How Much House Can I Afford?
- Last Updated: Tuesday, 23 February 2021
Maybe you have a new job, got married, or retired; perhaps the home is too small for a growing family, or too big for empty nesters. These are just a few of life's events that have people wondering: How much house can I afford?
Buying a new home or a first home is never easy. It's a complex legal agreement that usually involves a whole cast of supporting characters including:
- Real Estate Agents to help find a new home or sell an existing home.
- Attorneys to help navigate through the legal aspects of buying a home and aid in the closing process.
- Lenders or creditors that are going to help finance the purchase.
No doubt that each of these experts brings a great deal of value to the home buying process. But you're also the one paying each of these experts for their help. They're motivated to make the process go as smoothly as possible, which isn't always in a buyer's or seller's best interests.
These same experts get to walk away after the closing. You're the one that has to make the mortgage payment each month; so they need to be affordable.
Finding Affordable Homes
Everyone has a picture of their dream home in their mind; but the question that's usually left unanswered is this: Is that home affordable? Certainly lenders will gladly help to determine what you can afford. But in the early stages of the process, most of us just want to get a "feel" for what's doable, without commitments of any kind.
If that idea resonates with you, we have some good news. This website has an entire section dedicated to buying a new home; including a number of mortgage calculators designed just for this purpose.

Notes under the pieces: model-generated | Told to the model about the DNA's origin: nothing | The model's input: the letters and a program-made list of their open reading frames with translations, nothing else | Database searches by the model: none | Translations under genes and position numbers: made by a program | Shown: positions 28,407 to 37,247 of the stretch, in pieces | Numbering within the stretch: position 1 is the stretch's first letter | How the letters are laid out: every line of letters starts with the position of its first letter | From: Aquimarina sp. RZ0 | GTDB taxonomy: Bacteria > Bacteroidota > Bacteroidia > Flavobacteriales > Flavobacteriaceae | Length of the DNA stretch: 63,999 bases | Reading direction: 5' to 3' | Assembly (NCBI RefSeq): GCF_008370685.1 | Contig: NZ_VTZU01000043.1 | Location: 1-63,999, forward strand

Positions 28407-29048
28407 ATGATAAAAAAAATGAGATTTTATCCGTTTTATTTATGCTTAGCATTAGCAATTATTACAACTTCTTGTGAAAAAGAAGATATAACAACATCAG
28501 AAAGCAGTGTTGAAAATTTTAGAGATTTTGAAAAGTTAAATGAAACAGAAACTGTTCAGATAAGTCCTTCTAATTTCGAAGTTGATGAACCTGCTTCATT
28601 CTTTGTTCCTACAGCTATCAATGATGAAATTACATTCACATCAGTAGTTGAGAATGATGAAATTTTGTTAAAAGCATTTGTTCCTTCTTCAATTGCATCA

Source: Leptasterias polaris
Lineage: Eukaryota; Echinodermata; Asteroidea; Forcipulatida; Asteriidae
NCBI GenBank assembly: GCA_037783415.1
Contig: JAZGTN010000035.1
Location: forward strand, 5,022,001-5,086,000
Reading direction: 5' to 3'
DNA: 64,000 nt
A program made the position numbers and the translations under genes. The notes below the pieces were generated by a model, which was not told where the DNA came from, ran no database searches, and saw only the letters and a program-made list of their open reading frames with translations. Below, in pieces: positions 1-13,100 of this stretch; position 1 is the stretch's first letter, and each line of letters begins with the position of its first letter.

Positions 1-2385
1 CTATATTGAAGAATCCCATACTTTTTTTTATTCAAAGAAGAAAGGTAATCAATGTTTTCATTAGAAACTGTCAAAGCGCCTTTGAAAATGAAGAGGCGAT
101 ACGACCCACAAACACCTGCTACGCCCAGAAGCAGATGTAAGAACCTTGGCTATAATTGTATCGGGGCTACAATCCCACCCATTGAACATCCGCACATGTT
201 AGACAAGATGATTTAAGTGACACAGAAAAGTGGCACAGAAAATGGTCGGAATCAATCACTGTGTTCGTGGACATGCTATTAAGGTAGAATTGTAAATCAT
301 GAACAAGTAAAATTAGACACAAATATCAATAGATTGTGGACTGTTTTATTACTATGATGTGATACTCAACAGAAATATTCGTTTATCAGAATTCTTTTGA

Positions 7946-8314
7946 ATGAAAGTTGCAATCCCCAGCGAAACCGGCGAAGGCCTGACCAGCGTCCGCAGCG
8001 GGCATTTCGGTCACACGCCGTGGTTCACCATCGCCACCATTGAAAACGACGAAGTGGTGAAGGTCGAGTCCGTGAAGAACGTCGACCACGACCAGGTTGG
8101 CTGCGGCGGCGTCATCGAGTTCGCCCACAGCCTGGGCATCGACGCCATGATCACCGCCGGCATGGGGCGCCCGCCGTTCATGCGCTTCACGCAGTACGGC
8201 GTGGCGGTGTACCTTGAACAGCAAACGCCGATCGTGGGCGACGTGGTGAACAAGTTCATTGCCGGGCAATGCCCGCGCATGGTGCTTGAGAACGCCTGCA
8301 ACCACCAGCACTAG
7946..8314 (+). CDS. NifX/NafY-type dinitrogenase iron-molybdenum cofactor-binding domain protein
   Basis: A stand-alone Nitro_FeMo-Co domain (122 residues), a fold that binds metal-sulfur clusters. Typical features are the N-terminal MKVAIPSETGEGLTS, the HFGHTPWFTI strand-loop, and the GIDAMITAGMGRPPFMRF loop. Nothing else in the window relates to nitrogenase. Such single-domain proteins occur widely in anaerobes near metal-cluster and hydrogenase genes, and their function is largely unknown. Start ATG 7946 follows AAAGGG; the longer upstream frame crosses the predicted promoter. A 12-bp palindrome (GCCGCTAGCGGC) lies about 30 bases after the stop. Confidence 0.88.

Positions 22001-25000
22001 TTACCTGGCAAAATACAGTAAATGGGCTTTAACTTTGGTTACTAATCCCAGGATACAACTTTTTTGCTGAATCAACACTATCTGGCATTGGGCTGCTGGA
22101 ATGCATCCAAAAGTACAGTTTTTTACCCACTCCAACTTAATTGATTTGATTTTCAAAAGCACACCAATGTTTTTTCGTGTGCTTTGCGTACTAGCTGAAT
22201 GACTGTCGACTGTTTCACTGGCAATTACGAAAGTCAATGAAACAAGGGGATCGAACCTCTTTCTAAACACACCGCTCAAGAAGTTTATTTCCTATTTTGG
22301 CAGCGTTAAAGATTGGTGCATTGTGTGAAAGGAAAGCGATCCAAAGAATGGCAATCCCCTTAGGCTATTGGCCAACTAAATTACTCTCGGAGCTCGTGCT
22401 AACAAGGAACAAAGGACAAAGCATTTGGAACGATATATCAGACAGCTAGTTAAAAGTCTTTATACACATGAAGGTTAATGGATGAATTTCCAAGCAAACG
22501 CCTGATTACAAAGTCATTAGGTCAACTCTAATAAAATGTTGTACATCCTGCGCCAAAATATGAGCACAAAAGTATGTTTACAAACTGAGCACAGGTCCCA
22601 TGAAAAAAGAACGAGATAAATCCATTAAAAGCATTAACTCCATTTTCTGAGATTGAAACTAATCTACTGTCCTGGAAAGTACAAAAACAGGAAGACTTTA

- Maximum Mortgage Calculator: uses two of the industry standards, the rule of 28 and the rule of 32, to calculate the maximum mortgage at a given level of salary or household income.
- Mortgage Qualifier: uses assumptions including income, property taxes, down payment amounts, and purchase price of the home to determine if the buyer will qualify for a mortgage.
Every discussion of the home buying process should include a mention of closing fees; because they can be a substantial expense. Depending on the size of the home, property taxes, and points paid, if any, buyers can expect to pay between $5,000 and $20,000 at a close.
Individuals looking for additional information on this topic can find help in the following guides:
- Closing on a Home: talks about the legal aspects of closing on a home, including the more important legal documents a buyer will be asked to sign at a closing.
- Closing Costs Explained: discusses the major cost drivers encountered at a closing. A good article for anyone thinking about down payments, PMI, and how much money they'll have left after buying a home.
When trying to figure out how much you can afford to spend on a home, think beyond the mortgage and closing costs. Evaluate your total financial needs, especially some of the larger ones such as:
- How much is it going to cost me to make some of the annual repairs a home needs? Experts say this can be anywhere from 5 to 10% of the home's value each year.
- How much is it going to cost me to furnish the new home? A good rule of thumb is $3,000 to $5,000 per room.
- Will I need to make another substantial purchase in the near term such as buying a new car?
The affordability question goes beyond the home; it's really about one's long and short term financial outlook. Anyone that's not familiar with budgets, and how they can help people to make their financial commitments, should take a look at our article on household budget basics.
Finally, we're going to finish up with a bit of advice; make sure all decisions are informed ones. Think about the saying "house rich, cash poor" and the stress that goes along with struggling to make a mortgage payment each month. Play with the calculations, run through some "what if" scenarios; include extreme financial hardships such as what happens if someone in the household loses their job.
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